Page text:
by Sam Hutchins
We wrapped things up at Majors Station with the promise of returning. I knew that we would. It was too great and weird a place not too. The owner had pointed us in the direction of Ely, a town further up the road. Apparently it featured the oldest full service hotel in Nevada as well as a few casinos. Sounded exactly like what we were searching for. Although still before nine in the morning, I had recovered enough to get behind the wheel again. The high elevation and cold mountain air proved a remarkable restorative. As we prepared to load up, Darius surprised us all.
“Eef you do not mind, I would like to drive now.”
How odd. Tens of thousands of miles into the trip he suddenly asked to drive for the first time. No one took issue with it, so he took a turn piloting the truck.
Majors Station sits at the far end of a broad basin high in the mountains. The road rises behind it, ascending sharply up and over the next ridge. Darius kicked up gravel getting out of the lot and muscled the truck up the road. We were halfway through second gear and starting to gain speed when Kar Wai commanded him to stop not 100 yards up the road so we could get additional shots of the location from above. I greatly enjoyed Darius frustration at this. Pictures taken, we set out again. The road was a series of sharp switchbacks and S-curves, blind turns and sheer cliffs often unprotected by guardrails. With no exaggeration, a wrong move could mean a fiery death for all of us. Darius reacted by driving like he was on the Autobahn and running late for dinner.
Adrenaline and sheer terror quickly elbowed the last remaining vestiges of my hangover aside. Glancing over quickly, I saw that even Stephane was not his typically oblivious self. We were both clutching the armrests and looking terrified. Only Kar Wai maintained his composure. As we burned around another corner with the tires squealing and narrowly missed sideswiping a truck loaded with hogs Kar Wai calmly spoke.
“Darius, we are in no hurry, you know.”
“Don’t worry, I am a good driver. Besides, you are supposed to accelerate through the turns. It gives you more control.”
Fortunately we topped the range and came out on a long straightaway running through another high desert plateau. A distant highway crossing was staked down by a very modern gas station/convenience store/taco shop combination. Approaching it, Kar Wai asked that we stop so he could make some tea. Exiting the car, he gently removed the keys from Darius’ hand and passed them off to Stephane. They tracked down some hot water and brewed tea while I scarfed down a giant extra-spicy breakfast burrito. If I’m going to stare down death I’m doing it on a stomach full of greasy, delicious food.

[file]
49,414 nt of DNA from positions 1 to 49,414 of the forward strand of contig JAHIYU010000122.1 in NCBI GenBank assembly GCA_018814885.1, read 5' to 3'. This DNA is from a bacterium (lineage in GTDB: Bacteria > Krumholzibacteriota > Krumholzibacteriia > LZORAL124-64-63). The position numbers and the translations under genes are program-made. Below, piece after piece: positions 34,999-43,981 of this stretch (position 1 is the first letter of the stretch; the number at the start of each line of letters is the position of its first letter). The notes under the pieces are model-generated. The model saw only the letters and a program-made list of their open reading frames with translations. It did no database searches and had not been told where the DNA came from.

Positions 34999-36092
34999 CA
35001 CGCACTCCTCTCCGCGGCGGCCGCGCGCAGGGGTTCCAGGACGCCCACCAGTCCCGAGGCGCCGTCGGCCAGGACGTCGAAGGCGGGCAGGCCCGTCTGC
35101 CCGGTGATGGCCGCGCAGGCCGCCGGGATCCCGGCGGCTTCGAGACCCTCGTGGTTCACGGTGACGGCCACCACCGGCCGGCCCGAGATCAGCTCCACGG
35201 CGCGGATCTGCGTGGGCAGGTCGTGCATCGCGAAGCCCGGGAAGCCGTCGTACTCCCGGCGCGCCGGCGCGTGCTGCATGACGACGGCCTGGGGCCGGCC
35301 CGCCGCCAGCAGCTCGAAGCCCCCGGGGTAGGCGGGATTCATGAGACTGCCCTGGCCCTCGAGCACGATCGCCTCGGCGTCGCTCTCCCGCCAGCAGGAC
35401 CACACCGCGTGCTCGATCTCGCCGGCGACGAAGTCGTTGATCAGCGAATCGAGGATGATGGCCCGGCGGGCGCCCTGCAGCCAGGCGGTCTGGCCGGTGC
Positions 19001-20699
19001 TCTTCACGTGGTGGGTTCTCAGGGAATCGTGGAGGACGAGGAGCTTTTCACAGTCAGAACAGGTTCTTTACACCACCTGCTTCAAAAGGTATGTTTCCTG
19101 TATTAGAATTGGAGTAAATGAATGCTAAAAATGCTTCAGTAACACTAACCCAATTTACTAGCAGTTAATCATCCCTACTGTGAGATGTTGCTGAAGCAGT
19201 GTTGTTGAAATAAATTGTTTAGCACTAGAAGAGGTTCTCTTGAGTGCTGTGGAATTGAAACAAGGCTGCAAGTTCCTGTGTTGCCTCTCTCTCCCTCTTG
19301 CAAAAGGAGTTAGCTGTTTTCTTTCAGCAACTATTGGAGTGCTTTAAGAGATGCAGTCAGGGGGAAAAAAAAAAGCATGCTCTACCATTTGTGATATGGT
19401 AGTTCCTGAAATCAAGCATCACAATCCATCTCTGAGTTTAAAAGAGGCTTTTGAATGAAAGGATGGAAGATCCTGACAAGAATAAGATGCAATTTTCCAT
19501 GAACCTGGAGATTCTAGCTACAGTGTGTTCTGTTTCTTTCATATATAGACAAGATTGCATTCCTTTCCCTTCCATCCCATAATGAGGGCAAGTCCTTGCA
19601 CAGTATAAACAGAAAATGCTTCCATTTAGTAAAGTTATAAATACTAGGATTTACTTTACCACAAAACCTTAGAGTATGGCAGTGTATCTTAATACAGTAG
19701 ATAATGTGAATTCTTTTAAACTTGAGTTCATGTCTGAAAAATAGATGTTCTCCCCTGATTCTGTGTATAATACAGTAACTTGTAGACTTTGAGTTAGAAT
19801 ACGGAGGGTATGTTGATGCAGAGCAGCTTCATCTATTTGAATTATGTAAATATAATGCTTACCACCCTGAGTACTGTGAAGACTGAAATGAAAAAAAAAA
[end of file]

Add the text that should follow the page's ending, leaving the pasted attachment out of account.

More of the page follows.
I attempted to look at the map with Stephane but he wasn’t interested.
“The lady said it ees these way, so these way is the way to go.”
Stephane is a great guy, but also quite stubborn at times. Something about Vegas really turned him ugly. Working in film situations can get pretty intense and heated, and it is not uncommon for tempers to flare. The key to being successful is learning how to forget. You yell at someone, they yell at you. You have to put the yelling behind you because in the next moment another problem will arise that requires collaboration to solve it. There’s no room for the holding of grudges. Seems he had not learned the lesson, though, as his anger held.
He was clearly upset as we continued up the road. Turning right where we should have gone left, I held my tongue. We passed a few recently built structures and soon were in the open desert again. Had we gone left we would be in Ely, but Stephane didn’t want to hear it so I wasn’t telling him again. Eventually Kar Wai spoke up.
“Stephane, you went the wrong way. Turn around.”
“This is the right way. I think Ely is just ahead.”
“No, it’s not. Turn around.”
Ignoring him, Stephane continued driving. We continued seeing nothing but wide-open spaces. It became increasingly obvious that we really were going the wrong direction. Kar Wai tried again
Stephane violently jerked the wheel over and screeched to a halt in a cloud of dust. Springing from the driver’s seat, he stomped off down the roadside kicking at the dirt and cursing in French. We all exchanged glances before I volunteered to chase him down. Kar Wai insisted on doing it himself, though, and set out after him. They stopped twenty yards or so down the road and proceeded to have a loud and very ugly argument. I couldn’t make out most of it but it wasn’t pretty. No kid likes to hear his parents get upset. After a lengthy exchange Darius turned to me in the truck.
“I think Stephane might be angry about something.”
My God, what a beautiful thing, to go through life so blissfully unaware. I almost envied him. Eventually we all were back in the truck, and I turned us around and headed for Ely as Stephane quietly brooded in the back. It was still early and we’d already had an eventful day.
Passing the crossroads where we had made the wrong turn, we rounded a bend and saw a great looking combination liquor store and motel. There were a few defunct gas pumps out front, and the building’s structure suggested that it had begun life as a gas station many years ago. It was built exactly like the old one-pump structures we had seen on Rte. 66. The road we were on was called Old Highway 50 , which only reinforced my hunch. Stepping into the place we met a character none of us will ever forget.
STAY TUNED FOR THE NEXT INSTALLMENT OF THE SCOUTING LIFE.
Sam Hutchins has been working in film production for twenty years. He started as overnight security on the set of “Working Girl” while attending film school at NYU. Since 1995 he has been a location manager for some of the top names in the business. He’ll be blogging from a unique insider’s perspective on the filmmaking process, as well as speaking to his colleagues in the production community to share their experiences with you.